4 Financial Paths To Enhance Employee Mental Wellbeing
Last year, 2017, was the year of employee wellness, with more company leaders embracing the concept in pursuit of higher levels of productivity, staff retention and increased profits. However, while physical and mental wellbeingare becoming a key business focus, financial wellness should also be a priority.
Recent CIPD research revealed one in four workers believe money worries have affected their ability to do their job. One in ten say they found it hard to concentrate or make decisions at work and 19 percent lost sleep worrying about money.
Considering such findings, it’s clear money worries may be costing your employees more than just interest. It’s fundamental employers provide support for those whose financial insecurity is impacting their health and workplace performance. So how can businesses implement employee financial wellness effectively into their business and HR strategies? Click here to read more.
Retirement and financial well-being
On December 14, 2017, experts gathered at EBRI’s 82nd Policy Forum to examine retirement security topics with a special focus on overall financial wellbeing. Presenters addressed issues such as how sufficiently have Americans saved for retirement, the best ways to address financial difficulties, and the relationships among short- and long-term financial needs and savings options. EBRI summarizes each presentation and provide links the Forum’s replay, presentation decks, and other resources. Read EBRI Policy Forum #82 – Retirement and Financial Wellbeing.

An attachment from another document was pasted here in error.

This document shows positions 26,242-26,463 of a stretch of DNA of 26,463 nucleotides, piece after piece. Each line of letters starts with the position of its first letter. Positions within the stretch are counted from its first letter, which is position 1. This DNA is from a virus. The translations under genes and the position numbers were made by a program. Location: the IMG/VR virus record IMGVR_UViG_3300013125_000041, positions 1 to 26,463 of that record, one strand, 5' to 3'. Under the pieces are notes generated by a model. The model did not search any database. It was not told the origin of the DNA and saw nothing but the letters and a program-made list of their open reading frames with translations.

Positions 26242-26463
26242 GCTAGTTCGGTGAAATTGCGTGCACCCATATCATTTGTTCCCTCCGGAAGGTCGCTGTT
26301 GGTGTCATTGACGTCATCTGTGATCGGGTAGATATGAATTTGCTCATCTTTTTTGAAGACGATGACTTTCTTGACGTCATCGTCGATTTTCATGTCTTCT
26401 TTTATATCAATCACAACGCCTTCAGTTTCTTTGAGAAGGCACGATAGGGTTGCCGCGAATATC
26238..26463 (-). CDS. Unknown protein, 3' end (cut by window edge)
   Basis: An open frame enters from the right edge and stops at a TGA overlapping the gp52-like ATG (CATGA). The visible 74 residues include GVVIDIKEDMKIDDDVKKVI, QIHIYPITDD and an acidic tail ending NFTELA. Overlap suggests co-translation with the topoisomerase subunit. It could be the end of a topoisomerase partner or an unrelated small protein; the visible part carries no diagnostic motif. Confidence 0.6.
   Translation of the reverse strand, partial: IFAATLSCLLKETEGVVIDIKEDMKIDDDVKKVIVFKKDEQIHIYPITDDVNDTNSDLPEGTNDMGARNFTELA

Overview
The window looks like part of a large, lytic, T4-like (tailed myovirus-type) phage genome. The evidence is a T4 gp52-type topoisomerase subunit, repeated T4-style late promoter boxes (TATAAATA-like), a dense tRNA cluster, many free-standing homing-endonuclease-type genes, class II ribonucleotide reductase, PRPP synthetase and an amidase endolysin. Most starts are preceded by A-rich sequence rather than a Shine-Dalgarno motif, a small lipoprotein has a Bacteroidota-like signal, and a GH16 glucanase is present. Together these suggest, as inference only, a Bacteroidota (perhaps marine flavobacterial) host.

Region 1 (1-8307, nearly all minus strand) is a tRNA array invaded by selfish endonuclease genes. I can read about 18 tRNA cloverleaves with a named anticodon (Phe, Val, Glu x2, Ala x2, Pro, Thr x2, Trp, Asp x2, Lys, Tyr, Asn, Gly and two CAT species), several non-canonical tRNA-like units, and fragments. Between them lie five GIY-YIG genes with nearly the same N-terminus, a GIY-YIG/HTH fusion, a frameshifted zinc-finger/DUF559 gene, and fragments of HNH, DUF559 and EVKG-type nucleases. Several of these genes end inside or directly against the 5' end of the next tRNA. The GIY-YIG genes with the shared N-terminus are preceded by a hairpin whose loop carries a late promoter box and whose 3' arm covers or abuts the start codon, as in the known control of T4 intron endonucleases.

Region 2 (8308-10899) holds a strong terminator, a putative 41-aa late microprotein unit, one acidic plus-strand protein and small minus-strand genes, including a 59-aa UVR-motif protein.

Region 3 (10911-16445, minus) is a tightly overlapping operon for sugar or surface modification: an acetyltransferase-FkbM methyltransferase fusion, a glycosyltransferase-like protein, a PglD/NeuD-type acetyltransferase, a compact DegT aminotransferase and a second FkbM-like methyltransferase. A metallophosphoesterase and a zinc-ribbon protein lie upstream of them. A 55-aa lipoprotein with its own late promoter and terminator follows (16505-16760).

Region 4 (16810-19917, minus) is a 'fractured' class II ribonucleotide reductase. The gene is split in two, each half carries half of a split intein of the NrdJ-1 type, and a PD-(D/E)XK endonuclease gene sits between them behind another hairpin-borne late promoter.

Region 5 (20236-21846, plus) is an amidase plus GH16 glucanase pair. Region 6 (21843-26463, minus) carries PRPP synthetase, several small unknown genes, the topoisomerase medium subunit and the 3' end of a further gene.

Employees Want More Than Education on Retirement Savings
Alight Solutions’ 2017 Financial Mindset Study and the 2018 Hot Topics in Retirement & Financial Well being reports find distinctions with what workers and employers believe are integral in financial education, and what both groups consider vital past the spectrum of retirement savings and insurance services. Read more here.
The Elusive ROI of Financial Wellness Efforts
Estimates for the return-on-investment from financial wellness programs vary. One source puts the savings at $50 per employee per year for every incremental (1 to 10) increase in average financial fitness. Another says programs return $3 for every $1 invested. Read more here.
Alight Solutions finds workers and employers don’t always see eye-to-eye when it comes to navigating some financial issues
Even as employers continue to expand their financial wellbeing programs, two reports from Alight Solutions, a leader in technology-enabled health, wealth, HR and finance solutions, find that there may be a disconnect between the financial help workers believe their employer should provide and the help employers think they should provide when it comes to areas beyond basic retirement savings and insurance services.
According to Alight Solutions’ 2017 Financial Mindset® Study and the 2018 Hot Topics in Retirement & Financial Wellbeing report, workers consistently said they want more help across a variety of financial topics than employers believe they should offer.
Financial stress can have a major impact on employees, from greater health concerns to trouble with relationships and distractions at work. This same stress can also influence a company’s well-being, including potentially higher costs due to elevated healthcare plan use, lost productivity from distractions/ absenteeism, and lower savings for retirement or medical expenses. This special report, based on the results of our 2017 Employee Financial Wellness Survey, delves into data around stress and its impact on the financial well-being of both the employee and employer. Read Special Report: Financial stress and the bottom line.